“In creating a safe place for people when they make a mistake, employees are more likely to report their mistakes which can resolve situations faster. Ultimately, it’s about helping employees make better risk decisions, by making everyone a part of security instead of placing fault when something goes wrong.”

Security starts at the top

When PwC simulated phishing attacks on mid- to large- financial institutions back in 2019, they found 7% of recipients clicked on the malicious link. It may seem like a low percentage – but, it only takes one click for a costly phishing attempt to be successful.

The events of the ongoing COVID-19 pandemic have given cyber criminals a unique advantage to profit from. A shocking 47% of those surveyed by Deloitte had fallen for a phishing scam while working from home, while more than half a million people globally were affected by data breaches.

The immediate reaction for many businesses has been to ramp up security to the max – but this kind of knee-jerk reaction could severely jeopardise user experience, according to James Blake.

“Instead, we need to better understand the steps that led up to that moment of the employee clicking on the link. What processes were put in place beforehand? What training took place? And why didn’t it work?”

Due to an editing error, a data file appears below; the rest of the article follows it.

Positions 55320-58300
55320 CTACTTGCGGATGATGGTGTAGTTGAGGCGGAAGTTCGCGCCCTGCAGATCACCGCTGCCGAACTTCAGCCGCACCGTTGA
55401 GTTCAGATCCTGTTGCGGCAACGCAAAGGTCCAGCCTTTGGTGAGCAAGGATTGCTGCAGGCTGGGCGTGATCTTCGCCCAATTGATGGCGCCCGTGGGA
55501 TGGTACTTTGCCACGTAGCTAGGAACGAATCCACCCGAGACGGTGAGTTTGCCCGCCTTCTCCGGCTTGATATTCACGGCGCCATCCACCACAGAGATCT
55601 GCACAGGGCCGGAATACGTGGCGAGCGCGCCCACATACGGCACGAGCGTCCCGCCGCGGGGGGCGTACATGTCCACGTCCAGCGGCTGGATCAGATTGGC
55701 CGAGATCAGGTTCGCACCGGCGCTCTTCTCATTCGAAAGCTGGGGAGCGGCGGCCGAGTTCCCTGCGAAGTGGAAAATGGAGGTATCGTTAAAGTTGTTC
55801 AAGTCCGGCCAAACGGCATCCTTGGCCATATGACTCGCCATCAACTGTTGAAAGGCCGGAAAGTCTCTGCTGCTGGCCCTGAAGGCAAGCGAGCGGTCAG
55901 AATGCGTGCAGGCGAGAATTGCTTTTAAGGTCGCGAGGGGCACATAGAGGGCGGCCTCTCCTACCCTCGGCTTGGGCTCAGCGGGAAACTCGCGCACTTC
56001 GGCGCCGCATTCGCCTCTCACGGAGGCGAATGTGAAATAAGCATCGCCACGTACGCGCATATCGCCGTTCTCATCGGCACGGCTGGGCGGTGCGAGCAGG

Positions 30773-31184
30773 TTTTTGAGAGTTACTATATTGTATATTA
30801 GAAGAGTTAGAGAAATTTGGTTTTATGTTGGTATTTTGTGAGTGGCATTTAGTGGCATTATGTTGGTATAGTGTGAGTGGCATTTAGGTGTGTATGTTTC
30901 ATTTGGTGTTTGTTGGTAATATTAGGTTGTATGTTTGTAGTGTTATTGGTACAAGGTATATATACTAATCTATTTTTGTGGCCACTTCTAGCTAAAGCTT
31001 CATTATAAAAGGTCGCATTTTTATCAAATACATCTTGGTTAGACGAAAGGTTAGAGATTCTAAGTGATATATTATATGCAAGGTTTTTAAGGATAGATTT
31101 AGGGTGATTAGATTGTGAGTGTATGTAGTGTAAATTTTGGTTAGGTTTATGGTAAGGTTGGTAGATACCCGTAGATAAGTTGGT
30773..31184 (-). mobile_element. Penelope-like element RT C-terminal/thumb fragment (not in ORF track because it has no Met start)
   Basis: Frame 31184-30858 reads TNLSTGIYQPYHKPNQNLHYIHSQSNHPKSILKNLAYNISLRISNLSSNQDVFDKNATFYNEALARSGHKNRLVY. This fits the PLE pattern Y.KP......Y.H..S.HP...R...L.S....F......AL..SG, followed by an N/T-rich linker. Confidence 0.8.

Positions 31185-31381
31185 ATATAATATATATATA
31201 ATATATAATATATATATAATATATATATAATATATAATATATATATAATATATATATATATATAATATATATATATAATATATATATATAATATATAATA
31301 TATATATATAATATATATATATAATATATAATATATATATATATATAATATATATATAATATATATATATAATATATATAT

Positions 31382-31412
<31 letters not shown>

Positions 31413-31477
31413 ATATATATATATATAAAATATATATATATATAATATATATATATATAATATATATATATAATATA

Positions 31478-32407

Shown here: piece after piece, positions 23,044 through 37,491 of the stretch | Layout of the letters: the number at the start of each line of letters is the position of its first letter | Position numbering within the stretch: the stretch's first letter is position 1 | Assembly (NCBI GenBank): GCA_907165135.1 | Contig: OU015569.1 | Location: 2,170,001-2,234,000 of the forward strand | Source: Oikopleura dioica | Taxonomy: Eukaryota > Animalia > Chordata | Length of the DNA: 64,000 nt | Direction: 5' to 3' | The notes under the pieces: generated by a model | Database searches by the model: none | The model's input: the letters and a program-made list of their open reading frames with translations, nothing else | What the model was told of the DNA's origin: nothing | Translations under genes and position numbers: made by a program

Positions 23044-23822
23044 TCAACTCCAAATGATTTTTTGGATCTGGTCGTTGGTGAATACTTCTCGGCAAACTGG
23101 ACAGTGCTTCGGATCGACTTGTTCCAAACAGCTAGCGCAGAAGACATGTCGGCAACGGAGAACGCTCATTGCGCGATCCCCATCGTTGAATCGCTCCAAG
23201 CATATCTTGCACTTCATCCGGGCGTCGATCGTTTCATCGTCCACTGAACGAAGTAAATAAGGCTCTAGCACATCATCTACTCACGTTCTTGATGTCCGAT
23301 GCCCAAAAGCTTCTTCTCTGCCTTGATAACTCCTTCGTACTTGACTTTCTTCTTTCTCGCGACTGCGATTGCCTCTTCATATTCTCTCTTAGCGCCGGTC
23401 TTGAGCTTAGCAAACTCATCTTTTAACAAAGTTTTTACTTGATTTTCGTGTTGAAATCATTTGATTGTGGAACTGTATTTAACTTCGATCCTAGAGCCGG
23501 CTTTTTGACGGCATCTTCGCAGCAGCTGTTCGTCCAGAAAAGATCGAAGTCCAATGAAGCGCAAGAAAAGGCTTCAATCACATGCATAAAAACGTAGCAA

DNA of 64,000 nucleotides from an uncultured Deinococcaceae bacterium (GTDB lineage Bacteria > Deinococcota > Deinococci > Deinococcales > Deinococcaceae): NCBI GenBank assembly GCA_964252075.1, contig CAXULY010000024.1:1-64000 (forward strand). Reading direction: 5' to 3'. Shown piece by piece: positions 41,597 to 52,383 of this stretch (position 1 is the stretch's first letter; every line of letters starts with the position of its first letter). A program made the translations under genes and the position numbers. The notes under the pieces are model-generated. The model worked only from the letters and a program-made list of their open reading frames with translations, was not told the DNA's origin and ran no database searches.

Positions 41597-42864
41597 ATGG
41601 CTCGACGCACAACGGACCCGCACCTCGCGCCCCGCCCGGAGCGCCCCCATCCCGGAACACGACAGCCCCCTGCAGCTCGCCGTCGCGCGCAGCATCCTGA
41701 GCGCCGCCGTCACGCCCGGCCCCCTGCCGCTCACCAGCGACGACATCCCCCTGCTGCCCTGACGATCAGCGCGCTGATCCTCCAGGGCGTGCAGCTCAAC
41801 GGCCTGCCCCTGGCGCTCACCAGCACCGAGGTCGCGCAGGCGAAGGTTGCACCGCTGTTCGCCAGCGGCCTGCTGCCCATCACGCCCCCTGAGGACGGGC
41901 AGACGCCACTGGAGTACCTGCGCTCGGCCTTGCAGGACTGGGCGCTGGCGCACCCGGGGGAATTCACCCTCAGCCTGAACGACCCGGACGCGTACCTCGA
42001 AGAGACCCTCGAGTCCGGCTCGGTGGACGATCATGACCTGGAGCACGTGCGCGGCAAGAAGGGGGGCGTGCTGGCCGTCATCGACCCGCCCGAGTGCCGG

In James’ view, these are conversations that need to take place right at senior leadership level.

“IT leaders and CSOs play a key role in starting conversations around cybersecurity, arming employees with the right information, training them to spot suspicious activity, and, ultimately, building out resilience across the organisation – that is, an ability to withstand and continue to operate if something does go wrong – rather than just detect and respond.”

Focus on the threat, not the technology

How, then, should companies set themselves to respond better to security risks in the future?

Training is one aspect. But that training can’t be generic: companies now need to be proactive and tailor training around different departments to encourage security at every step. That way, employees are aware of the specific threats they may face personally, and will report those threats to IT when they see them.